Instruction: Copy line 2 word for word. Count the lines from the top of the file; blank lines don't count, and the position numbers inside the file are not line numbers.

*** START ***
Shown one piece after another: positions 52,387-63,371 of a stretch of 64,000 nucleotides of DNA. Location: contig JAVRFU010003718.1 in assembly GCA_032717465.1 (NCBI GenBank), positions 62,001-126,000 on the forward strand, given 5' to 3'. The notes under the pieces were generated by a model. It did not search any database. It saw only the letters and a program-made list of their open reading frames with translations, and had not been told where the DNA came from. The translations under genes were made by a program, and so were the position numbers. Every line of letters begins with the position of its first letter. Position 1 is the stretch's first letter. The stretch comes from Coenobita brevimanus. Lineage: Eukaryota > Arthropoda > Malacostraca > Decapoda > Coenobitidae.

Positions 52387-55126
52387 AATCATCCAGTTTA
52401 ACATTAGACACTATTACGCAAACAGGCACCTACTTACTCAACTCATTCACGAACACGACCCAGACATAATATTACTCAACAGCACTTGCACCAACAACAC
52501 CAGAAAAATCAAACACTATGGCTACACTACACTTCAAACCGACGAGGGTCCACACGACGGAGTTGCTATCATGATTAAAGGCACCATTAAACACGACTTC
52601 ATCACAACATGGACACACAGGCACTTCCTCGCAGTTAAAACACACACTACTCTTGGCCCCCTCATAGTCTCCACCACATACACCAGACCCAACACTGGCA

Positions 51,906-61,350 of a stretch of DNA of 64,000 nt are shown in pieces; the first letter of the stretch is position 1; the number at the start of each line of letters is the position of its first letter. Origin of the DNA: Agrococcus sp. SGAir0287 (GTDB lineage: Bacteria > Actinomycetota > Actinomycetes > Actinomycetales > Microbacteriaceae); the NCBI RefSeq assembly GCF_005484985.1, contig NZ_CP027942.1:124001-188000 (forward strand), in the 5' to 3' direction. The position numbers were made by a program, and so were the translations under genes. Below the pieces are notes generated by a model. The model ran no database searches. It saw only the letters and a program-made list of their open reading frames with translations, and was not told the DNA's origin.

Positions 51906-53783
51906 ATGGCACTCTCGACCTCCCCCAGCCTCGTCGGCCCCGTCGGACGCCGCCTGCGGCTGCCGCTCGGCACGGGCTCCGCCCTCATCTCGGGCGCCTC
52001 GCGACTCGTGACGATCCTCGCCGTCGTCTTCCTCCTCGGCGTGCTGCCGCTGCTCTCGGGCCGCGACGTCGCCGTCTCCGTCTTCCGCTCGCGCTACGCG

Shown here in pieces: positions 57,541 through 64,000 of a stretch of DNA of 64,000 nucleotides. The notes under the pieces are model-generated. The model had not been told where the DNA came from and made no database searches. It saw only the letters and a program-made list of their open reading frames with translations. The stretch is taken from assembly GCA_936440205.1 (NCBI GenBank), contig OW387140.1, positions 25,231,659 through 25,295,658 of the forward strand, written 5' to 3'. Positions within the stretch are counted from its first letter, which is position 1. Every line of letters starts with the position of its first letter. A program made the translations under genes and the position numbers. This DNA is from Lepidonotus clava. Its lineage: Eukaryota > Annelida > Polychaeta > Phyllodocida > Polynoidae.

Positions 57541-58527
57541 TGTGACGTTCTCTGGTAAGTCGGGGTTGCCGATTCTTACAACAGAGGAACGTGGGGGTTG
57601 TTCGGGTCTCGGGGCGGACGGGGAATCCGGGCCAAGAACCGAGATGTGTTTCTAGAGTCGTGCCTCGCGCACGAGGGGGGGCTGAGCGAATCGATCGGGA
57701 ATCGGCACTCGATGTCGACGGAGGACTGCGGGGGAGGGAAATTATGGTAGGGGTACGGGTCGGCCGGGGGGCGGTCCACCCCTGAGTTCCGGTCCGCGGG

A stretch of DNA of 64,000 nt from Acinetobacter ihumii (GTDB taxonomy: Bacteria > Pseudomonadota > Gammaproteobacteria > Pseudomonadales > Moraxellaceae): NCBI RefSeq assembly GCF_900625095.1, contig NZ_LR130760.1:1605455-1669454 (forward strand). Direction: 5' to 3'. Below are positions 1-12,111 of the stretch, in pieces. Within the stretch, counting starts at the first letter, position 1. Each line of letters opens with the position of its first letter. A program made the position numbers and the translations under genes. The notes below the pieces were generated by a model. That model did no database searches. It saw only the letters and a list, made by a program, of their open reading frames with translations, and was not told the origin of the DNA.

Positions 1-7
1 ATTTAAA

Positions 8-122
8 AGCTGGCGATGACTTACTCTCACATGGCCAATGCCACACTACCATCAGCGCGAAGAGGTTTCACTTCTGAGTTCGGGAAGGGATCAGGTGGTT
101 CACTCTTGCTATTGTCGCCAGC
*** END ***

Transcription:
Positions 52387-55126